I will be honest. The pay is not what I would envision for the tasks and overall processes we have to endure, but I love my job.

Am I stressed out on some days? Sure. Do I wish it would get better for me and my co-workers? I do. Would I want to do this job with any other group of people? No, I would not.

The people I share these tasks with are exceptional and we are a rainbow of glorious individuals who show up daily to do what we do best; give patients a remarkable radiology scheduling experience.

Healthcare has been the backbone and most convenient way to keep me afloat, while writing always held its own on the sidelines. I have never gained enough to fully sustain and live comfortably from writing.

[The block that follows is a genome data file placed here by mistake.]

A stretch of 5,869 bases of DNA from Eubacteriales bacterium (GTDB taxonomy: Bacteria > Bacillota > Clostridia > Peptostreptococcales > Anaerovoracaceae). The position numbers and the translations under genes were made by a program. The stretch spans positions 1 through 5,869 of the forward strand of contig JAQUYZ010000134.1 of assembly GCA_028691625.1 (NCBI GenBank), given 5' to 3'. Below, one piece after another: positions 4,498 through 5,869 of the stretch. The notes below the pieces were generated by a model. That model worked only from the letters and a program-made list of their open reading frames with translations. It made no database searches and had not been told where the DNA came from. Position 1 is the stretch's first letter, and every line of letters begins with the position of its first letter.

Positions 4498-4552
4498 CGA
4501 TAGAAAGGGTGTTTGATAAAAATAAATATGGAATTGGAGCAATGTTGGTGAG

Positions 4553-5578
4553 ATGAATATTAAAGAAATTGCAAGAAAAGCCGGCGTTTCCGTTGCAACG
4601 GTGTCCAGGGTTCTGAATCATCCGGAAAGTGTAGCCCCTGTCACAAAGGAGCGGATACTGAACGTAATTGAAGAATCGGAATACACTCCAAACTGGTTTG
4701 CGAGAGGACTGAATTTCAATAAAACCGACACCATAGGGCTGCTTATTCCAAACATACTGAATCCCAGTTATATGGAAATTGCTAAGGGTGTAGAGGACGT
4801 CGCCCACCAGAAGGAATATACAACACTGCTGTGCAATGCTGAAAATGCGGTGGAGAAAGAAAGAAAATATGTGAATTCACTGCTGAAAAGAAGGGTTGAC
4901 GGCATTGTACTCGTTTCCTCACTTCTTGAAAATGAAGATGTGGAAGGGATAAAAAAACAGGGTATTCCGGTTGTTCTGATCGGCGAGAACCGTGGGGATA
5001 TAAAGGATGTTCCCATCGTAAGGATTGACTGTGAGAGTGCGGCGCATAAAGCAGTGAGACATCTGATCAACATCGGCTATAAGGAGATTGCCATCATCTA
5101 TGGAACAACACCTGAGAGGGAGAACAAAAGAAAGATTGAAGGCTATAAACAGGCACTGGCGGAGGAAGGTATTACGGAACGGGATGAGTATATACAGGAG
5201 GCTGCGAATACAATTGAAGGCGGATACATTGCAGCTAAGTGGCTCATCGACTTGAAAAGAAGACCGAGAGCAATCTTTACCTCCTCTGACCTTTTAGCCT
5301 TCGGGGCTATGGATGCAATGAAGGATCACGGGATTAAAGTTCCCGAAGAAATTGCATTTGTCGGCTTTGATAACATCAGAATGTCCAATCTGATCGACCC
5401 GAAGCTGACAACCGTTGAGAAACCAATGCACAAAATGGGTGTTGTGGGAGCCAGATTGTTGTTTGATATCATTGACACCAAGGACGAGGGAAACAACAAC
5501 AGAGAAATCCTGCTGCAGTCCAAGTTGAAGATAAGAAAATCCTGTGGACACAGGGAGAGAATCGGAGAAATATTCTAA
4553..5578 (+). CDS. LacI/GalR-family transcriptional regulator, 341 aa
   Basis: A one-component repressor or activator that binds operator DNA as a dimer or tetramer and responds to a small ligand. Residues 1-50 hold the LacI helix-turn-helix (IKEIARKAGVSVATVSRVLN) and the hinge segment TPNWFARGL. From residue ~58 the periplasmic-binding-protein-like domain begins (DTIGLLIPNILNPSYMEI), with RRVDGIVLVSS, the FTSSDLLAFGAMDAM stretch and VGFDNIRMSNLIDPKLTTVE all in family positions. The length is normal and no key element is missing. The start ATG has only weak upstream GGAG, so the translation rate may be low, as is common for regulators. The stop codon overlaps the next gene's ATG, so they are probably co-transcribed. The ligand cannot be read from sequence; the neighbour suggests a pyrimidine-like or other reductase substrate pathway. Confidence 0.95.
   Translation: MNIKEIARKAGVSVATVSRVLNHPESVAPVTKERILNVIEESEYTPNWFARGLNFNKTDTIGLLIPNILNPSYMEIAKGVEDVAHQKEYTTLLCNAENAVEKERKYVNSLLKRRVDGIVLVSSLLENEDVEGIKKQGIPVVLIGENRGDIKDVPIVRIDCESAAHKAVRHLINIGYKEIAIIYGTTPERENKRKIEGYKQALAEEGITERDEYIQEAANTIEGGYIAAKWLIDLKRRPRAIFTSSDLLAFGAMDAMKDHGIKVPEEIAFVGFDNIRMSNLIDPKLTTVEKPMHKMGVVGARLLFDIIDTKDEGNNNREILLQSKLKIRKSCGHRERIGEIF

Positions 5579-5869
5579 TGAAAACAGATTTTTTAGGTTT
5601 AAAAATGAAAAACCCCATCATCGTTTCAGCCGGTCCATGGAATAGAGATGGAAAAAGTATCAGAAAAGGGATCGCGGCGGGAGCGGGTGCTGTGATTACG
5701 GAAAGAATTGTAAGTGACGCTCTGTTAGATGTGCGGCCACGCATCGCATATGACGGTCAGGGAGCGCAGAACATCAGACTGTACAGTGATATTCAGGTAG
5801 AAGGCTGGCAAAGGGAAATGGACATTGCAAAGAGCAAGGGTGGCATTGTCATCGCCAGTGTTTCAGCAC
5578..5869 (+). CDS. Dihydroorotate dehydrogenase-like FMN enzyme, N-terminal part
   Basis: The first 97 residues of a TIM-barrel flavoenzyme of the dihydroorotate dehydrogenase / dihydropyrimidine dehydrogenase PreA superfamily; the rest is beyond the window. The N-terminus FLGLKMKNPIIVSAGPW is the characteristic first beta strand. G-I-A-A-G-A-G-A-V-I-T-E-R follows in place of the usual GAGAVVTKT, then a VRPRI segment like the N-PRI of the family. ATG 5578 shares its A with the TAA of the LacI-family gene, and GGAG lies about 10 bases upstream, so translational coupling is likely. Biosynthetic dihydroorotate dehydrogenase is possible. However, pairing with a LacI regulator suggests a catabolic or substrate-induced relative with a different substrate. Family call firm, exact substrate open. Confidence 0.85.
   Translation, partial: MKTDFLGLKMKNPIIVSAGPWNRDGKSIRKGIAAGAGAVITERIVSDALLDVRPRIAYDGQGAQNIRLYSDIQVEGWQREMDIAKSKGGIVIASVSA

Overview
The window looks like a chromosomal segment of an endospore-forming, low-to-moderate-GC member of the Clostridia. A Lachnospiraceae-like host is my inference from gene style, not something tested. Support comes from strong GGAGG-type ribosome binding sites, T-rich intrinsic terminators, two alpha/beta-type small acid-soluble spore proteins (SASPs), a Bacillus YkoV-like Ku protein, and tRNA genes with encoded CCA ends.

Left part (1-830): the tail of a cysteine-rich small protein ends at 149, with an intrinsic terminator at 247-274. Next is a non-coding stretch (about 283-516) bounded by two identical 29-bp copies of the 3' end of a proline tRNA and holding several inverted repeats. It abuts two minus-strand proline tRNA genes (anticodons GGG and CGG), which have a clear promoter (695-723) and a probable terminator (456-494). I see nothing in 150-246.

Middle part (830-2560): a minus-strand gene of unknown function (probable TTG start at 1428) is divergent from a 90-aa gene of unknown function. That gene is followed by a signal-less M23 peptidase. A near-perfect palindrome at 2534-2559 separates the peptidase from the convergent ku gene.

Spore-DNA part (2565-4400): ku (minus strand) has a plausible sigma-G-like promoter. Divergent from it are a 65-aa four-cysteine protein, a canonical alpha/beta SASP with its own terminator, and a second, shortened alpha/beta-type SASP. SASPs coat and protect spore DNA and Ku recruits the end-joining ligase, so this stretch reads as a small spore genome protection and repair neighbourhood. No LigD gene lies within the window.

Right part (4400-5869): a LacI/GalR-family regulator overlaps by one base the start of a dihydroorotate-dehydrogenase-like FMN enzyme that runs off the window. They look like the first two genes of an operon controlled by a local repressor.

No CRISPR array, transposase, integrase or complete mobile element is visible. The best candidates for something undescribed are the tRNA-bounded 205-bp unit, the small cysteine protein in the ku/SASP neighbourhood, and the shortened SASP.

You may be saying to yourself, “Why do you think this should change?” I have always felt my heart speaks more when I am writing. My mind is at ease — anxiety is curbed significantly.

And the monetary comparisons are laughable. I can earn more by editing and publishing, and submitting commissioned articles in one month (whenever applicable) than I can in healthcare scheduling.

When I step back and look at the overall differences in pay gaps and wages for White men, Black men, White women, and Black women, I am left speechless.

In an article by Michelle Holder entitled, Addressing the ‘double gap’ faced by Black women in the U.S. economy, the author states:

The U.S. Bureau of Labor Statistics detailed this double gap in June 2020, releasing data on average weekly and annual salaries broken out by race and gender:

White Men: $1,115 weekly, $58,000 annually
Black Men: $828 weekly, $43,000 annually